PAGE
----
MsgDeliverEvent(), MsgDeliverEvent_r()

Deliver an event through a channel

Synopsis:

#include <sys/neutrino.h>

int MsgDeliverEvent( int rcvid,
                     const struct sigevent* event );

int MsgDeliverEvent_r( 
                   int rcvid,
                   const struct sigevent* event );

Arguments:

rcvid
The value returned to the server when it receives a message from a client using MsgReceive*(), or 0 to deliver the event to the active thread (see below).
event
A pointer to a sigevent structure that contains the event you want to send. These events are defined in <sys/siginfo.h>. The type of event is placed in event.sigev_notify.

Library:

libc

Use the -l c option to qcc to link against this library. This library is usually included automatically.

Description:

The MsgDeliverEvent() and MsgDeliverEvent_r() kernel calls deliver an event from a server to a client through a channel connection. They're typically used to perform async IO and async event notification to clients that don't want to block on a server.

These functions are identical except in the way they indicate errors. See the Returns section for details.

Although the server can explicitly send any event it desires, it's more typical for the server to receive a struct sigevent in a message from the client that already contains this data. The message also contains information for the server indicating the conditions on when to notify the client with the event. The server then saves the rcvid from MsgReceive*() and the event from the message without needing to examine the event in any way. When the trigger conditions are met in the server, such as data becoming available, the server calls MsgDeliverEvent() with the saved rcvid and event.

You can use the SIGEV_SIGNAL set of notifications to create an asynchronous design in which the client is interrupted when the event occurs. The client can make this synchronous by using the SignalWaitinfo() kernel call to wait for the signal. Where possible, you should use an event-driven synchronous design that's based on SIGEV_PULSE. In this case, the client sends messages to servers, and requests event notification via a pulse.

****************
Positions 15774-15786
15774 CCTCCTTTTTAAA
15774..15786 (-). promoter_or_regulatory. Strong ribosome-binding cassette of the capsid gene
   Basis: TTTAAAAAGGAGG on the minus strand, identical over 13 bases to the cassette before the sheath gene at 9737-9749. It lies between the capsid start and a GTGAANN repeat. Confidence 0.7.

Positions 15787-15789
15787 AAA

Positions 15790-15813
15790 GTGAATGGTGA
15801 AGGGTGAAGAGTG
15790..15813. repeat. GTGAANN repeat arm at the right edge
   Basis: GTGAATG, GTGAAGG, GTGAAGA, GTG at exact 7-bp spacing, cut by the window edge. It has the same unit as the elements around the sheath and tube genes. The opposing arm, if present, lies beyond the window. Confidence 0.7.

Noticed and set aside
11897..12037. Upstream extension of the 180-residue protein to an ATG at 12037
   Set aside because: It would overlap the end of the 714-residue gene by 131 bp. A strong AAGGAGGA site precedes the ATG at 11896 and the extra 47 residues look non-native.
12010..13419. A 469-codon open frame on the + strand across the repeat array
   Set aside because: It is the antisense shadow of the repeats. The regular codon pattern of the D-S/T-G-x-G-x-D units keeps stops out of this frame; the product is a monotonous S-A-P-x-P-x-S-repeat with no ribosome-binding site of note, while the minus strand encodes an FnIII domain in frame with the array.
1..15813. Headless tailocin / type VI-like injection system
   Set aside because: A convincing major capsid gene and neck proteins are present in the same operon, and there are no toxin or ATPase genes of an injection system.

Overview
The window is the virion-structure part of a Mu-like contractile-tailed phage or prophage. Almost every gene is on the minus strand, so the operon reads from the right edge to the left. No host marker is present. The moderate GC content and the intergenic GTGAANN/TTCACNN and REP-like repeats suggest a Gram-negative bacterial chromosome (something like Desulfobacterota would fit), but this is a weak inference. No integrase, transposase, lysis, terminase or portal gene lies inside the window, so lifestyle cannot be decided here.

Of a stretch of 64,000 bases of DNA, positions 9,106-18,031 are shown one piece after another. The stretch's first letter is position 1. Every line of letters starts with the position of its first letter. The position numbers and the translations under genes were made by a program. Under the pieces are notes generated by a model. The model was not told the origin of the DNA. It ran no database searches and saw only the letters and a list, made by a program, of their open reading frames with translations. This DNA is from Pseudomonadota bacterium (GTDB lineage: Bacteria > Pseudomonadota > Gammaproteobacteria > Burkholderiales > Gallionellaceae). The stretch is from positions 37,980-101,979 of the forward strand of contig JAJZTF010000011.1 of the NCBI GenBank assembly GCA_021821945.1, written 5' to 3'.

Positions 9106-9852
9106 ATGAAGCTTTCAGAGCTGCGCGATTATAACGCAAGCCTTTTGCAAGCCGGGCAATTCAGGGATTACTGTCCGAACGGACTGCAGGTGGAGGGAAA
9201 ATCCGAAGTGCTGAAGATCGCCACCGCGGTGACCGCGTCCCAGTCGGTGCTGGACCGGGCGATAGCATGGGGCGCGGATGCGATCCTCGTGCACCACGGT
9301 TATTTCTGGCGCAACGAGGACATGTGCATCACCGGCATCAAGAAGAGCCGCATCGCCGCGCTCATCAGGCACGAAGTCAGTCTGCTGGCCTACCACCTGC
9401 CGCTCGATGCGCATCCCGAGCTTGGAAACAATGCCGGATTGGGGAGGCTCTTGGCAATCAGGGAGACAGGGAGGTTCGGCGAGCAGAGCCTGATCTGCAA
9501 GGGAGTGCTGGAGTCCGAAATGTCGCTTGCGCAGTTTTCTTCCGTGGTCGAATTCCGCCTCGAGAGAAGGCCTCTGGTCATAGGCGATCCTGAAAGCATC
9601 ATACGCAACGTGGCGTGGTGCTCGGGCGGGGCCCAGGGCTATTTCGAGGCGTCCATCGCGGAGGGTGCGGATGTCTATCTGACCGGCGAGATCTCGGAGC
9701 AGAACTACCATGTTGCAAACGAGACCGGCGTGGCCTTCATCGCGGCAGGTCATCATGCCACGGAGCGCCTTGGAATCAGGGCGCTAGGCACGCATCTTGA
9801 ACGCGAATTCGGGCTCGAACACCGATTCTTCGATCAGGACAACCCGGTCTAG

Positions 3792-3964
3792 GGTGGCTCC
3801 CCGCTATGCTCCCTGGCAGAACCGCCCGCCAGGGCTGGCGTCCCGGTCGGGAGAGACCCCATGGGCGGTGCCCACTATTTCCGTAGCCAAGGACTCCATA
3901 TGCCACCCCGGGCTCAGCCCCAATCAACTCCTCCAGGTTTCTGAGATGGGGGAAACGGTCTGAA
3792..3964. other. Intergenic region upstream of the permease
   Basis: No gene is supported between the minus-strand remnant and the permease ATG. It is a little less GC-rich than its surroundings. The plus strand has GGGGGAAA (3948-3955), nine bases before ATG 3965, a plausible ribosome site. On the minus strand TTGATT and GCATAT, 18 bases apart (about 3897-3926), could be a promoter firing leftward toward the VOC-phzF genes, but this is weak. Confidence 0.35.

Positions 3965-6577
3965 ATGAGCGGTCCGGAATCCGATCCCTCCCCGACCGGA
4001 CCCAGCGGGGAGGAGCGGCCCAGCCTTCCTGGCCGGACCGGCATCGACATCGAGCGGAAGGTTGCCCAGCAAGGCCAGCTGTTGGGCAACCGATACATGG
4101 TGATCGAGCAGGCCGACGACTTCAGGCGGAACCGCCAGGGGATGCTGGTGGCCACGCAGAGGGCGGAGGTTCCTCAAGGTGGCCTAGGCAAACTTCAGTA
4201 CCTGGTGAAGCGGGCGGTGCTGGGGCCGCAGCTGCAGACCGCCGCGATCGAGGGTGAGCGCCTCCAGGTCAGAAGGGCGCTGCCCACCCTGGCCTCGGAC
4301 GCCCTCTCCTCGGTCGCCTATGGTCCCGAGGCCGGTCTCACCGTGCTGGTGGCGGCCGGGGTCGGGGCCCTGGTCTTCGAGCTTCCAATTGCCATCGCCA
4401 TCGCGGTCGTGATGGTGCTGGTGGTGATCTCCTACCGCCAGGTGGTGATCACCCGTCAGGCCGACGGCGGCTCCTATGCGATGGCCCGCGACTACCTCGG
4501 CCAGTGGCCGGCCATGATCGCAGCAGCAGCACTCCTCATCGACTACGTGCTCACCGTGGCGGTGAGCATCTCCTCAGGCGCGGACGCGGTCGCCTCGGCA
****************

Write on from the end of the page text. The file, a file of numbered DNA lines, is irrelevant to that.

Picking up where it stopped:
You're not likely to use the event types SIGEV_UNBLOCK and SIGEV_INTR with this call.

You should use MsgDeliverEvent() when two processes need to communicate with each other without the possibility of deadlock. The blocking nature of MsgSend*() introduces a hierarchy of processes in which "sends" flow one way and "replies" the other way.

In the following diagram, processes at the A level can send to processes at the B or C level. Processes at the B level can send to the C level but they should never send to the A level. Likewise, processes at the C level can never send to those at the A or B level. To A, B and C are servers. To B, A is a client and C is a server.

Diagram showing a hierarchy of processes.

These hierarchies are simple to establish and ensure a clean deadlock-free design. If these rules are broken then deadlock can occur as shown below:

Diagram showing a deadlock that occurs when messages are sent incorrectly between processes.